This seems like a big jump just because Parker doesn’t have mesh in his résumé.
To me this speaks to a desire to improve engineering practices in general. My experience in the trenches tells me that the right person at the right place at the right time can change the probability of success dramatically. As critical as I’ve been of this operation, I keep following it in part because I want to see it all turned around.
Good luck all.
I too believe this will be a positive for Smartthings. This is the leading HA platform for now and I don’t think anyone doubts it’s potential. It’s certainly having a painful transition to the role as leader but I think this is a move to help them fulfill that role. This platform has the potential to do for HA what the IPhone did for phones. The question is will they make the necessary time, money, and effort investment to make that happen. I think this hire means that the are committed to that goal.
I agree with everything you are saying, except I am not sure we can define ST as a leader. If we go based on pure sales, the Echo most likely will take the cake at over 35k reviews compares to ST which is probably in the thousands if you add up all of their hub products. The echo definitely is considered a platform as they integrate with other technologies.
I agree that’s an interesting word “guardrails” (?) … but perhaps I’m just hungry and brain not working – I don’t understand the metaphor.
The article’s author couldn’t get any specifics, but I interpreted it as ST would start doing more to make sure people’s code (the car) doesn’t hurt the platform (drive off the road). Which Alex has eluded to in his statements on here already.
Yah… well, that’s definitely a good thing. I just find it very difficult to believe that “people’s code” (i.e., Community Development and personal development) was allowed to “hurt the platform” to begin with.
Seems like instrumentation, controls, and restrictions would have been the first thing put in place.
Echo is a great product. Although it’s general accepted that it’s popularity far outstripped Amazon’s expectations for it. It’s does however serve as a fair example of what can happen for Smartthings.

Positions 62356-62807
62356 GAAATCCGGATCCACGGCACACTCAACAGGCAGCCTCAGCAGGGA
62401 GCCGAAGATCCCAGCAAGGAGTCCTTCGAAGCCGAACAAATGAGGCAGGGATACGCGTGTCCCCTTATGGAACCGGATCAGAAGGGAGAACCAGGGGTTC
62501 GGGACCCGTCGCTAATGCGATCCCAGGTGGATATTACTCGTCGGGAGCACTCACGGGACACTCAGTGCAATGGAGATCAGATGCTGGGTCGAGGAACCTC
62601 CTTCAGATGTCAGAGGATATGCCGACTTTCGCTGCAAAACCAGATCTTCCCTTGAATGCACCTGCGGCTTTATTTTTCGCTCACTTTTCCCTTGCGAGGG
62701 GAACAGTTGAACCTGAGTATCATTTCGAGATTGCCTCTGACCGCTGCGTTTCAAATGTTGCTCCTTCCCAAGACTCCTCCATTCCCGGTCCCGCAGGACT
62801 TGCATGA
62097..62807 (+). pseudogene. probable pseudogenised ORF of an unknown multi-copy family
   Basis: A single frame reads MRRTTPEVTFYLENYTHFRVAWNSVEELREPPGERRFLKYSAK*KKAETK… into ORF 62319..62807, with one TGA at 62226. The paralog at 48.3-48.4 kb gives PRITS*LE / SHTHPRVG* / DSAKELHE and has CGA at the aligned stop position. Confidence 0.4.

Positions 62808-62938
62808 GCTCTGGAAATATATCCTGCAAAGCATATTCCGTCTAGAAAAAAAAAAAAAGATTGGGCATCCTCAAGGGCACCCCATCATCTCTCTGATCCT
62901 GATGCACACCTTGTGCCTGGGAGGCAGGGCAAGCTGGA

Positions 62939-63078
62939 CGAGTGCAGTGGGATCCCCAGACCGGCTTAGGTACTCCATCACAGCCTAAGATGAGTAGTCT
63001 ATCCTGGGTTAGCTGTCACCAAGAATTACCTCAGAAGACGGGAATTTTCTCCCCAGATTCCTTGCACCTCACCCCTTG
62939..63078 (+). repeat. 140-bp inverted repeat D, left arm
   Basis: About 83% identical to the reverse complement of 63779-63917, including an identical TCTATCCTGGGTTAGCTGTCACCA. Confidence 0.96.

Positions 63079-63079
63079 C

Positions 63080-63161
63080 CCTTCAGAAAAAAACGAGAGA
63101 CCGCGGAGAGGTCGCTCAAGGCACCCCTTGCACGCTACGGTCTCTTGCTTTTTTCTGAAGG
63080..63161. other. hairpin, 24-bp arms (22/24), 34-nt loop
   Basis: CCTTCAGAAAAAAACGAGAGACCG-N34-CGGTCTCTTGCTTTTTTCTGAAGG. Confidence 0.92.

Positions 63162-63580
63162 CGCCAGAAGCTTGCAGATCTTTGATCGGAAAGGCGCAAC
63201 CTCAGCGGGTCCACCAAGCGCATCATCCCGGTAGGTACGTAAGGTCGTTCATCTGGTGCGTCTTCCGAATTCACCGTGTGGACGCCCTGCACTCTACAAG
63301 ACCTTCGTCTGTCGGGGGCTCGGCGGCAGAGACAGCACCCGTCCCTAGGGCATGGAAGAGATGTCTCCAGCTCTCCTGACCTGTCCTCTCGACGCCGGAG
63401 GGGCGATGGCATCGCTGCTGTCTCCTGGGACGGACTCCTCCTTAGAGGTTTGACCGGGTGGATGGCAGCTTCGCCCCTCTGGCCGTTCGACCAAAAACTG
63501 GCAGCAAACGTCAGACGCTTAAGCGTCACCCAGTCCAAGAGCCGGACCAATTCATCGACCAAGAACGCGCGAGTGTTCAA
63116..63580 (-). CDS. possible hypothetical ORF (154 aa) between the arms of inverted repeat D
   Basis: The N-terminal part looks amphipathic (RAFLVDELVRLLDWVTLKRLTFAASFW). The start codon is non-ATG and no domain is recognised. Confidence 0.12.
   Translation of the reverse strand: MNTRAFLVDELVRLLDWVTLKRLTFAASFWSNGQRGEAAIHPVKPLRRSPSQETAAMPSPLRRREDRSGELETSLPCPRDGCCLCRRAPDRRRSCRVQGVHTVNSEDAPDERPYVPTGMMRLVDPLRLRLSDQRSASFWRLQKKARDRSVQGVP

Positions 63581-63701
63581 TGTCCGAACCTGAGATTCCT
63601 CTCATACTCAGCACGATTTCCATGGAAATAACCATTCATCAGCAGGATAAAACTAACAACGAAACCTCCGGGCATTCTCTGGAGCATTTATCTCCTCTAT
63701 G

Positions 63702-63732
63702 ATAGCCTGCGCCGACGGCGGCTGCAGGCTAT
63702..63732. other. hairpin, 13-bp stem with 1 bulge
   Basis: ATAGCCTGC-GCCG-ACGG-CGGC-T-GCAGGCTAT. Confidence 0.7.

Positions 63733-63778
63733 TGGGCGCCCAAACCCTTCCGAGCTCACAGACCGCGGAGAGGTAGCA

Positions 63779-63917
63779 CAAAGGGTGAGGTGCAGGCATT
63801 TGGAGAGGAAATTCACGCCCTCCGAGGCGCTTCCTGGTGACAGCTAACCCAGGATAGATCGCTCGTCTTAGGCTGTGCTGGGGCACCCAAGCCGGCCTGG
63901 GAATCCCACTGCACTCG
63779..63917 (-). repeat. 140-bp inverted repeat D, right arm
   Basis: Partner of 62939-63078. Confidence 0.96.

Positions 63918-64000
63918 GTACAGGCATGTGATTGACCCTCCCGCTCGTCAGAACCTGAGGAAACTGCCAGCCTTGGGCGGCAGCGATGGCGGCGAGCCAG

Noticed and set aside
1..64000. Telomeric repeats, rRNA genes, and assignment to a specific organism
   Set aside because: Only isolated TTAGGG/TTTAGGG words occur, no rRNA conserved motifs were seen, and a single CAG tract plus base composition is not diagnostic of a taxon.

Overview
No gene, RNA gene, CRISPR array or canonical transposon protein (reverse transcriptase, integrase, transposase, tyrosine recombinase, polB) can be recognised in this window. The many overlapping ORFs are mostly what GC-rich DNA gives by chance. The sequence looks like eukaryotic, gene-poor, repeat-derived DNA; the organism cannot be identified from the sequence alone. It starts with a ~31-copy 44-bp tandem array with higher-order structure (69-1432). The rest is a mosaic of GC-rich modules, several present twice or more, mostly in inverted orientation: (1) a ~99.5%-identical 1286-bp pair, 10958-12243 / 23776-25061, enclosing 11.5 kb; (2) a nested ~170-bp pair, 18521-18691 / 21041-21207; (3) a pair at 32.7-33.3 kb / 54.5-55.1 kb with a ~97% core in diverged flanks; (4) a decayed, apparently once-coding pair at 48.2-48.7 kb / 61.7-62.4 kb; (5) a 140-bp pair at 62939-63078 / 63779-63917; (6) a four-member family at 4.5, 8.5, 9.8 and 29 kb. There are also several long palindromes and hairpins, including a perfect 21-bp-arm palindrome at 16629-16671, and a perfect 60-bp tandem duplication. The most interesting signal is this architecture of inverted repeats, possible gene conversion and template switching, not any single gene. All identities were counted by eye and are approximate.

When you are the defacto hub/platform of choice for HA, you no longer have to concern yourself with what sensors are comparable. No one would bother trying to market products that didn’t work with the hub/platform everyone uses. The developer community for smartthings is a real asset but imagine an iTunes/Google Play store type of location where all smart apps can be vetted and offered for easy integration. Developers who want to make money can, Samsung gets a cut providing an ongoing source of revenue for the platform. In addition, you solve the problems of code going off the rails as it were.
Most companies use a bus driving metaphor. The company drives the bus, determines direction and speed and the customers (and others) come along for the ride. A crash hurts everyone so company and customer are all in it together.
Sounds like Parker is still wanting to control direction (guardrails) but it is not clear who supplies the bus and who drives it. If there is a crash, the guardrails prevent fatalities.
Maybe he recognizes developers have more control and SmartThings has to make sure the inevitable crashes don’t cause fatalities.